How to Save a Life: Thoughts on Suicide Prevention


Visitors to Starved Rock State Park and other natural areas will see signs like this one for suicide prevention resources.

According to the 2019 Youth Risk Behavior Survey, 19% of high school students have seriously considered attempting suicide, and 9% have attempted it.  These statistics can be changed, and these suicides prevented. The resources exist, we just sometimes don’t know how to – or choose not to – use them, to be able to get people the help they need. So how can we help?

Helping those who need this kind of help can be as simple as recognizing that they are struggling, showing that you care, and getting help for them. And anyone who knows how is capable of helping.

Elyssa’s Mission, a curriculum taught in many middle schools, freshman year at PR with a refresher in sophomore year Health class, provides three easy steps using the acronym ACT.

AAcknowledge and recognize that a person may be struggling with symptoms of depression or suicide.

C – Show that you Care about them.

TTell a trusted adult, such as a teacher, parent, or counselor.

Any person that the person trusts can help a person who is struggling with mental health issues. Even if you are unable to help someone who needs help, other people can help, so long as you or they use the resources available.

Anyone who knows how is capable of helping someone who is struggling with mental illness. If you can recognize that someone is having trouble, you can help them through things as simple as acknowledging their struggle, or getting help for them if necessary. 

Remember, you can also report non-urgent concerns on the D155 website under Students >> Report a Concern.


The best place to start is to learn about typical symptoms. An article from Teen Health and Wellness describes some warning signs quite well. Some signs include a person talking about how “he or she soon will not be hurting anymore, people will be sorry when he or she is gone, and everyone would be better off without him or her” (Teen Health and Wellness)

These are pretty obvious warning signs; if someone starts saying things like this, it would most definitely be quite worrying, and rightfully so. 

Sometimes, these warning signs might not show up, though. They might be a bit harder to spot. 

Some of Mayo Clinic’s warning signs that they list among their mental health resources include “Feelings of sadness, tearfulness, emptiness or hopelessness… loss of interest or pleasure in most or all normal activities… changes in appetite… trouble thinking, concentrating, making decisions and remembering things… unexplained physical problems”, and many other things (Mayo Clinic)

These warning signs require paying a bit more attention to a person’s behavior. If you start to notice these signs, though, take note of it – it could help you save a life. Pay attention to warning signs, such as changes in behavior, as they may be signs of a deeper struggle. Get help from an adult you trust right away.


If you find out that someone is struggling, the best way that you can help a person on your own is to make it clear that you care, that you want to help, and that they matter. 

Mayo Clinic explains that “just listening and being understanding can be a powerful healing tool” (Mayo Clinic)

Explain to the person that you care and want to help. Tell them that you want to understand what they are going through.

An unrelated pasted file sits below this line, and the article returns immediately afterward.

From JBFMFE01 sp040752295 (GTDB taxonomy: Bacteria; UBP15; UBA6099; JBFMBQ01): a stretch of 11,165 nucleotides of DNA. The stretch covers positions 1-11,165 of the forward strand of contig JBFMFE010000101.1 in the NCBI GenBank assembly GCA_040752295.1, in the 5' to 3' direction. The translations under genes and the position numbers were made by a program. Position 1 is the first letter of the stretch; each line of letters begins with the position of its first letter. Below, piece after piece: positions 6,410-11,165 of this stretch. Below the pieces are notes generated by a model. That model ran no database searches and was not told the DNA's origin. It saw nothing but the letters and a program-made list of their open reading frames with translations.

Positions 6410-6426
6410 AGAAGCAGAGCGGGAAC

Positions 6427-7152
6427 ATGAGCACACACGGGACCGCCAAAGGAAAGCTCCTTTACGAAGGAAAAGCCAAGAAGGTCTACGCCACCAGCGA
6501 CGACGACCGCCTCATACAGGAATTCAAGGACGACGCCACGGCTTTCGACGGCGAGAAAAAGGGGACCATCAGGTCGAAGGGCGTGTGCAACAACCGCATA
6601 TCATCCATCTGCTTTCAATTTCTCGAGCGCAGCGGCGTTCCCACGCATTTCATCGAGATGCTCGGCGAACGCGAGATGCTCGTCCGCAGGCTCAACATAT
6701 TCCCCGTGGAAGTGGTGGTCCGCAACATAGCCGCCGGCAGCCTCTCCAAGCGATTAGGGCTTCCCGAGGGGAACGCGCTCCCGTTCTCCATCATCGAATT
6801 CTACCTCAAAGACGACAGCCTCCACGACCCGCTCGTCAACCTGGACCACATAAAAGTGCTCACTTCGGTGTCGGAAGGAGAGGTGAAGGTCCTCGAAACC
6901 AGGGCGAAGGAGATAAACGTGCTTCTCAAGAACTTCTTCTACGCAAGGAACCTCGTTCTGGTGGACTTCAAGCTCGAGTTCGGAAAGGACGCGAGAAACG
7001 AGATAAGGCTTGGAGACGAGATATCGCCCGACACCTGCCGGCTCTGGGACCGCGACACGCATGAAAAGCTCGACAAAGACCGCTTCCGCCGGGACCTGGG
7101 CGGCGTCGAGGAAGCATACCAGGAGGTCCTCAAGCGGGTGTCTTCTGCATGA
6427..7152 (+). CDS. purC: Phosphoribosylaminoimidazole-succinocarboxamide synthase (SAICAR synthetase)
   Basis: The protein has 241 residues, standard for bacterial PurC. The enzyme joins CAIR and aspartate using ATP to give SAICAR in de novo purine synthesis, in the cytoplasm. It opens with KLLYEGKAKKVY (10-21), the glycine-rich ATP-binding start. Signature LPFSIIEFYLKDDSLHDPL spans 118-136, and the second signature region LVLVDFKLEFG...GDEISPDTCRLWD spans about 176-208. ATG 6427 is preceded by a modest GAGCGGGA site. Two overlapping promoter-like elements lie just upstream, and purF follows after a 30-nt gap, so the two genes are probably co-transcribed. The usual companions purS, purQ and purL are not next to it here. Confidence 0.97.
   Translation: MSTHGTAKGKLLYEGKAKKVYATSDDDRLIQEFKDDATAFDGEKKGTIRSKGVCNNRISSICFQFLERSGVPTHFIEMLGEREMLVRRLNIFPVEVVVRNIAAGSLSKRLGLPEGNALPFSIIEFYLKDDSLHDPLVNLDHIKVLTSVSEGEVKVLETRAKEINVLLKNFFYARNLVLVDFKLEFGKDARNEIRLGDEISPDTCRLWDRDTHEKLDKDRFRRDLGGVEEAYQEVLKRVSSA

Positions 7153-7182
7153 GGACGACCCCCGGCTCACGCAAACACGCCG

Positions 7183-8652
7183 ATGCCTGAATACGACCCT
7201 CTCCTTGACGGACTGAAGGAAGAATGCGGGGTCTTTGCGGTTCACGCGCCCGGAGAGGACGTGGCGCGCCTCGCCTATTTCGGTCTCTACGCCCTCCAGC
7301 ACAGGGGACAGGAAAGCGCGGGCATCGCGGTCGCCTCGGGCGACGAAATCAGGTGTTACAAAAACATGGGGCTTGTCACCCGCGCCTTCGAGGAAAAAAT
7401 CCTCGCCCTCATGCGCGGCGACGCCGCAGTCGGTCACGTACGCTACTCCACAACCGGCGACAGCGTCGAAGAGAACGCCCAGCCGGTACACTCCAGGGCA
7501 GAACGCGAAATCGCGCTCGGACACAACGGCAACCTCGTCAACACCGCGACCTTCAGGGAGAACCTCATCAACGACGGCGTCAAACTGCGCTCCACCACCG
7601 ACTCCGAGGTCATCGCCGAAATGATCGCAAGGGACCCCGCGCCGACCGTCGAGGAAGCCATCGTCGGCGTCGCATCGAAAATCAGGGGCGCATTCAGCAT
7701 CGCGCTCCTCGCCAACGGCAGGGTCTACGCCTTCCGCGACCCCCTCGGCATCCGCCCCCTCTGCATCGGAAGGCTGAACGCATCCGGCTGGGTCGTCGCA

When you talk to them, listen to them, and refrain from giving advice or making judgments. 

It also helps to make sure that the affected person is in as low-stress of a situation as they can be. According to the United States Department of Health and Human Services, you can ensure this by “offering to help [the person] with everyday tasks” and “including [them] in your plans” (

This could be as simple as helping them with homework, making meals for them or their family, or even just staying with them to help with issues that come up. Talk to an adult that can help them get the professional help they need.


Someone else, who is more qualified to do so, may be able to help. 

The US Department of Health and Human Services has a branch called SAMHSA, or Substance Abuse and Mental Health Services Administration, which manages the Behavioral Health Treatment Services Locator. 

This tool, according to SAMHSA, is “a confidential and anonymous source of information for persons seeking treatment facilities in the United States or U.S. Territories for substance use/addiction and/or mental health problems” (

Using this tool can help you get someone in contact with the help they need, and, in the long run, possibly prevent them from harming themself. 

But that’s not the only option you have. 

Teen Health and Wellness suggests that, if a person is contemplating suicide, you should “not leave a suicidal person alone. Call a responsible member of the family, a crisis help line, or if necessary, 911.” They also recommend talking to or getting them to talk to a trusted adult “such as a parent, a guardian … a teacher…a school counselor, social worker, someone in the mental health profession, or a member of his or her clergy.” 

Here at PR, we have access to the staff in Student Services (and even more resources beyond them linked at the bottom of this article!) if you or someone you know needs help. 

Remember – tell a trusted adult – a parent, a teacher, a counselor – right away. In doing so, you can save a life.

Elyssa’s Mission
National Suicide Prevention Hotline – Call or Text 988 or visit
McHelp (McHenry County Crisis Counseling Service)
Call 800-892-8900, text MCHELP to 274637 or download the app:
MCHELP on the App Store
MCHELP – Apps on Google Play
Report A Concern to School Officials
The Trevor Project – (Crisis Counseling for LGBTQ+ individuals)

Further Reading:
Suicide – Teen Health and Wellness
Depression: Supporting a Family Member or Friend – Mayo Clinic
For Friends and Family Members |